Had it not been for the Viet Nam War raging when I graduated from college in 1965, I would have signed a baseball contract with the Los Angeles Dodgers and tried to make it to “The Show.” But in those days, “the Draft” was more than a small wind, and I did not want to be snatched from baseball and inducted into the Army and sent to Viet Nam as a private. So I volunteered for Infantry Officer’s Candidate School (OCS) and became “an officer and a gentlemen.”
After 39 rigorous weeks of being trained to lead 44 men in combat in Viet Nam, God miraculously saw to it that I was commissioned as the Sports Officer for the 82d Airborne Division at Ft. Bragg, NC. I never did go to Nam, but stayed at Ft. Bragg my whole two years as a Second, and then First, Lieutenant, conducting sports tournaments and periodically jumping out of airplanes and helicopters (with a parachute) to maintain my airborne status. One summer I was responsible for a large swimming pool, and I patriotically “threw myself into it,” even purchasing an “O.D.” (olive drab, that nondescript Army green) bathing suit. There you go, envying me again.
After my grueling college career, I knew I needed “one last fling” in the “Summer of ’65” before entering the Army, so a friend and I went to Hawaii and surfed for eleven weeks. During that time, my parents became involved in some lay-Christian groups, got excited about the Lord, and began writing me about it. Some of what they shared must have penetrated me, and some spiritual hunger began to stir in my heart. That Fall, just prior to entering the Army, I attended a Christian conference with my parents, and prayed aloud in a group of men for the first time, as far as I could recall. That week I decided that I wanted to get into the Bible and know the Lord.
After OCS and Jump School, I wound up at Ft. Bragg in December of 1966, and, by way of my father’s acquaintances, met some enthusiastic “charismatic” Christians, among them Ruth Carter Stapleton, whose brother Jimmy, then a Georgia peanut farmer, would later become President (of the United States). I became very involved with these wonderful people, and in May of 1967, Ruth and another lady “led” me (that may be a bit euphemistic, but they did help me) into speaking in tongues, something I had never even heard of before meeting them. They told me that what I experienced that night was the “baptism of the spirit,” and I was pumped. I became the only male member of the Ft. Bragg Thursday Morning Women’s Bible Study, which Ruth led, and this association resulted in many free meals. Ruth and I often traveled and ministered together, and she had a big impact on my life.
It was while I was in the Army that Ken Klug, with whom I went to college and played ball, and to whom I had witnessed after getting turned on about the Lord, wrote to me about a Bible class he had taken in the Summer of 1967. I met him at his home in Cleveland on my ensuing Christmas leave from the Army and sat through the whole class in three and a half days. Although I completely grabbed on to the truths I heard, things I had never heard before in all my Christian circles, little did I know then the degree to which I was in the right place at the right time, or what my life held in store.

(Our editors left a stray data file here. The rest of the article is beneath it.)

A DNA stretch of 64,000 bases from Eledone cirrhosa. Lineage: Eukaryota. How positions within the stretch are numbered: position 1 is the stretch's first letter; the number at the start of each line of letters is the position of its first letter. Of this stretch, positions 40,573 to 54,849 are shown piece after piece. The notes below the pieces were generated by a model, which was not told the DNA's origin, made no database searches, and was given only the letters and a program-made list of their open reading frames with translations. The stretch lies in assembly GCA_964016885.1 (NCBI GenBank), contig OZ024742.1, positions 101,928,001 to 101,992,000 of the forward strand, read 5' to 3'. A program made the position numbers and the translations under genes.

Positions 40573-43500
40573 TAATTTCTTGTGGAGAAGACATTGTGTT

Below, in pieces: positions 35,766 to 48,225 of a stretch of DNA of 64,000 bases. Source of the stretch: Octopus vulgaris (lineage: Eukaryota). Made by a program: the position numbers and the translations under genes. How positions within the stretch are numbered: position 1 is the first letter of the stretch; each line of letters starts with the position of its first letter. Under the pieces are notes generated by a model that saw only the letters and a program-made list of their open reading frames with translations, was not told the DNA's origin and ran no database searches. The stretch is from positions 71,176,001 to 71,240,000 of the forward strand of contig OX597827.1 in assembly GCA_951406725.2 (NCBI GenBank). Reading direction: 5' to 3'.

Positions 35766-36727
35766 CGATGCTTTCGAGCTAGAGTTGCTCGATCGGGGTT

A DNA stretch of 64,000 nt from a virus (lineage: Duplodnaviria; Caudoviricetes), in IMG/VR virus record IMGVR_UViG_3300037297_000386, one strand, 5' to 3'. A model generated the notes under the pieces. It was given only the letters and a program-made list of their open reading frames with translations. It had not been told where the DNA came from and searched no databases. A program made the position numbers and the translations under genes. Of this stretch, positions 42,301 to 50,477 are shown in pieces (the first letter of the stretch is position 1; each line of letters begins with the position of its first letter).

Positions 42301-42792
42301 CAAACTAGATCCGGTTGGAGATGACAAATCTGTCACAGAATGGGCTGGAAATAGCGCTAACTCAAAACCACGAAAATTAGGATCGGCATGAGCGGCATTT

Along with about a dozen other young men my age, I got in on the ground floor, so to speak, and participated in what was one of the most significant movements in Christian history, based upon how many people (in 60 countries) heard that amount of biblical truth during the next 20 years.
And so here I am today, looking back at my life to date, very conscious of how the hand of God has been on me, sometimes to lead and guide, sometimes to stop me just before I went over the edge, sometimes to pick me up after I fell flat on my face, and always to encourage me and call me forward into the light of His love. If you know me at all, you are well aware that I have made many mistakes, but to the best of my ability I have allowed the Lord to help me get back up and take another step with him. One thing that continues to motivate me is the fact that somehow, in my journey from birth to now, I have become the recipient of a great treasure—the Word of God. In light of what it has cost God to make His Word available to me, I cannot squander that .
What about you? Certainly you have your very own story of how the Lord has made known his heart to you and led you to where you are today. I don’t know if you can identify, but I am tempted to think that my story is not very spectacular, and I also lament the fact that I should be a lot farther down the road of spiritual growth than I am. No doubt I could have been, but my heart is well expressed by Paul in Philippians 3:12, right after he speaks of his passion to know Christ and be like him, certainly the same desire you and I have: “Not that I have already obtained all this, or have already been made perfect, but I press on to take hold of that for which Christ Jesus took hold of me.”